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February 23, 2016

Want a good laugh? Read Kenney's endorsement of Hillary Clinton

Philadelphia's mayor says the presidential candidate can "unite the nation," but logic and history say otherwise

It’s a dreary Tuesday in Philadelphia, a rainy morning and afternoon when the LOVE Park statue was packed up and moved from its regular location in the name of development.

Luckily, gray skies didn’t hinder my ability to laugh. For that, I can thank our mayor, Jim Kenney.

A press release sent out Monday night but embargoed – read: you can know, but can’t report, about it – until 6:30 a.m. Tuesday indicated that the leader with nearly two months in the second-floor office supported Hillary Clinton’s pursuit of the presidency.

To pretend that a Hillary Clinton presidency would, in any way, bring opposing forces together in a united front to cure what ails a broken country sits barely on the non-commitment side of sanity.

Let’s take a look at the 79-word explanation for that stance:

"Hillary Clinton has the heart, strength and depth of knowledge and experience to unite our nation and lead us during these troubled times. She will build on the accomplishments of President Obama and continue the economic growth and expansion he successfully initiated. 

“I share Secretary Clinton's progressive vision for America and her quest to tear down barriers that deny opportunity and exclude so many Americans from access to the American Dream. I trust Hillary Clinton with our nation's future."

That Kenney would endorse Clinton doesn’t come as much of a surprise, what with his predecessor flitting about the national network circuit with the same level of support as he voiced before Barack Obama rained on his possible-Cabinet-post parade.

For Democratic leaders, she’s the odds-on favorite at this point. You climb aboard the endorsement train early, you get bonus points should your side prevail. 

This is especially important when you're the head of the city where Democrats will gather to nominate their candidate this summer. So, you can’t really blame the mayor, whose sentiments were issued by “Kenney for Philadelphia” and not the mayoral press office. (Laws, etc!)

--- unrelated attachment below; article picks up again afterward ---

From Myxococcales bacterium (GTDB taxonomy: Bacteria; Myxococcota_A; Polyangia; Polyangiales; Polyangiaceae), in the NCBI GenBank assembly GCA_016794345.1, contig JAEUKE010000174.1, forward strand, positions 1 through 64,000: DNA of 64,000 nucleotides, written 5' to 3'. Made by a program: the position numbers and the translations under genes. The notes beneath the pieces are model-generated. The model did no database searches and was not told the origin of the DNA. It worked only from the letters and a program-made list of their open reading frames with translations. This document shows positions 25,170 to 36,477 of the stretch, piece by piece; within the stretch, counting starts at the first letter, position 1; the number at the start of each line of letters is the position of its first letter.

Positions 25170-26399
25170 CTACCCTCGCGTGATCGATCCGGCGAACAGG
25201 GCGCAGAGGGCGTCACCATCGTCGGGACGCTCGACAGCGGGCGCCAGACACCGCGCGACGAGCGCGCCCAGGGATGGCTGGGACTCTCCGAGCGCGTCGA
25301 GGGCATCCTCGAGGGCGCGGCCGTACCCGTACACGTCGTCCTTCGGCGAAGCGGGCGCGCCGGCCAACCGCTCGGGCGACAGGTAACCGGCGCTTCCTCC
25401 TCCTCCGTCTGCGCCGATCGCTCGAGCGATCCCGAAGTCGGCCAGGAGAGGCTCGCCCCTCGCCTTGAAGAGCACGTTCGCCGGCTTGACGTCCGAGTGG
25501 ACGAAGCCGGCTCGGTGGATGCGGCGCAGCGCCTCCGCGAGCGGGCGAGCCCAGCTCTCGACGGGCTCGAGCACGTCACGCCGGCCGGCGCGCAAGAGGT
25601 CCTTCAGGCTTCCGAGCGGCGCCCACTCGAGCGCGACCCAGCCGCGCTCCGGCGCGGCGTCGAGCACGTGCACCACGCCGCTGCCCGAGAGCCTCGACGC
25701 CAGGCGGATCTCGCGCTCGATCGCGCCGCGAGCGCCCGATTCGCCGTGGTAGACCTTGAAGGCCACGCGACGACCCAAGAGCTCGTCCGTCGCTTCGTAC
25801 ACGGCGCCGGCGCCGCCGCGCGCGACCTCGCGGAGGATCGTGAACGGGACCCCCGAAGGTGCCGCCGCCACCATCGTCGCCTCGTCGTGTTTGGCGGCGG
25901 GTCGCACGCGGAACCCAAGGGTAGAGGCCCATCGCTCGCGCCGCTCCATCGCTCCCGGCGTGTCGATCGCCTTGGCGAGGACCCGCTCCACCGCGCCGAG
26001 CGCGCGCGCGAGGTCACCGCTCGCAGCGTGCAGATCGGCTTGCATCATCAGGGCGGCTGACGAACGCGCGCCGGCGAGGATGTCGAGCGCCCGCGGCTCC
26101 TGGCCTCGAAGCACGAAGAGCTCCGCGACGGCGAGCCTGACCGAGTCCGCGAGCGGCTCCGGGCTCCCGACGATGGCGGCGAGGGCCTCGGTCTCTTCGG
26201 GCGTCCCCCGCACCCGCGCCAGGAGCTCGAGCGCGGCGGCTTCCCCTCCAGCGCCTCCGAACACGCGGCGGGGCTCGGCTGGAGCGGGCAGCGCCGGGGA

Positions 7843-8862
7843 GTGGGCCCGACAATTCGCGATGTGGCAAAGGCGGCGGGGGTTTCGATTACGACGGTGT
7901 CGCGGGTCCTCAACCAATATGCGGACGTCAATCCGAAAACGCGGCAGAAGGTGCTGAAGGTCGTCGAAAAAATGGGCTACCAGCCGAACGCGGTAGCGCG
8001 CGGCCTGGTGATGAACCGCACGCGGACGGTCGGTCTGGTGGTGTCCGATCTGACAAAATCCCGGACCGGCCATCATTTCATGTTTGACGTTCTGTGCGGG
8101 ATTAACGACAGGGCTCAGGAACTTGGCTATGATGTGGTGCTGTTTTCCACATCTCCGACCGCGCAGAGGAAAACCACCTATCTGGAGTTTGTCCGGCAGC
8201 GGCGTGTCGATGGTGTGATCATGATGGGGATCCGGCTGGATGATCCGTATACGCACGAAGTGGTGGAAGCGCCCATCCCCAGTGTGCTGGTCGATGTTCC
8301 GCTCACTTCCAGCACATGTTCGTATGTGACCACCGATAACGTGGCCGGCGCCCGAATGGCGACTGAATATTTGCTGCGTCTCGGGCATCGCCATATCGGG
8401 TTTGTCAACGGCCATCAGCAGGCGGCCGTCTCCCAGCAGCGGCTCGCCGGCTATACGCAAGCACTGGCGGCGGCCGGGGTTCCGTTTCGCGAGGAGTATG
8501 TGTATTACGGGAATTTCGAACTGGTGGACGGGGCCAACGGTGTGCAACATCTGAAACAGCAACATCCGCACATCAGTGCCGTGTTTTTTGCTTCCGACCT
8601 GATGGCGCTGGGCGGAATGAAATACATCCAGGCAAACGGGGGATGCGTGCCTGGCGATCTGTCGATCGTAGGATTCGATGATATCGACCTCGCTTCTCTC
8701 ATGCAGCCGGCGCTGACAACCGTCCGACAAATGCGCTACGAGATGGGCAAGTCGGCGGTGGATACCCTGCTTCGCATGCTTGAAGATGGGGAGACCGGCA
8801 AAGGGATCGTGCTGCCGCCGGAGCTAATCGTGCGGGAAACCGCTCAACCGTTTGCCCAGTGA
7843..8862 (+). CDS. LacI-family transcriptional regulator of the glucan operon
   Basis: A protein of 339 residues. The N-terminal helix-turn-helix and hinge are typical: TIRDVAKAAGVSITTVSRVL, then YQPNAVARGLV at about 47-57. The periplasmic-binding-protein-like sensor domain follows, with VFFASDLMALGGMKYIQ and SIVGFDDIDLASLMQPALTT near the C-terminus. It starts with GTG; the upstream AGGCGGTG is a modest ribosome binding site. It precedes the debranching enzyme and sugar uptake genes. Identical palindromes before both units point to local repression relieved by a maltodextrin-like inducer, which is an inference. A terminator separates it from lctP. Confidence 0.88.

Truth be told, I don’t take much issue with most of Kenney’s 79 words (full disclosure: I prefer Bernie Sanders). But three of those words – “unite our nation” – strike me as hysterically nonsensical. 

Kenney would have been well served leaving them out.

ICYMI: Hillary Clinton is one of the most divisive political figures in recent American history.

Republicans have long deemed her political-Satan incarnate, and their unscrupulous, abhorrent behavior – or lack thereof – has belied that fact. Now, as the Democratic primary heats up in previously unforeseen ways, there is an intraparty chasm that leaves some worried she wouldn’t pick up support in the general from those who oppose her now.

Reality isn’t fair or unfair; it is what it is. 

Even the rosiest of rose-colored glasses don’t offer a view of a world where Clinton’s potential post-inauguration life will be any easier that what her predecessor lived. 

Foes have their playbook, and instead of ripping it up, they’d surely add appendices.

So, if you’re going to endorse Clinton – and that is every registered voter’s God-given right – you’re better off keeping your reasons steeped in realistic outcomes.

Instead of “unite our nation,” try, “she’s well-trained in dealing with unrelenting adversity, so nothing Mitch McConnell says or does will slow her roll.”

To pretend that a Hillary Clinton presidency would, in any way, bring opposing forces together in a united front to cure what ails a broken country sits barely on the non-commitment side of sanity.

I know, I know. Kenney’s quotes were crafted in a political sphere with political intentions. But, everything I’ve gleaned from covering Kenney (from whom I sought comment for this story and will update should he get in touch) for however-many years is he’s got a penchant for sharing real talk.

He sure as heck didn’t do that today.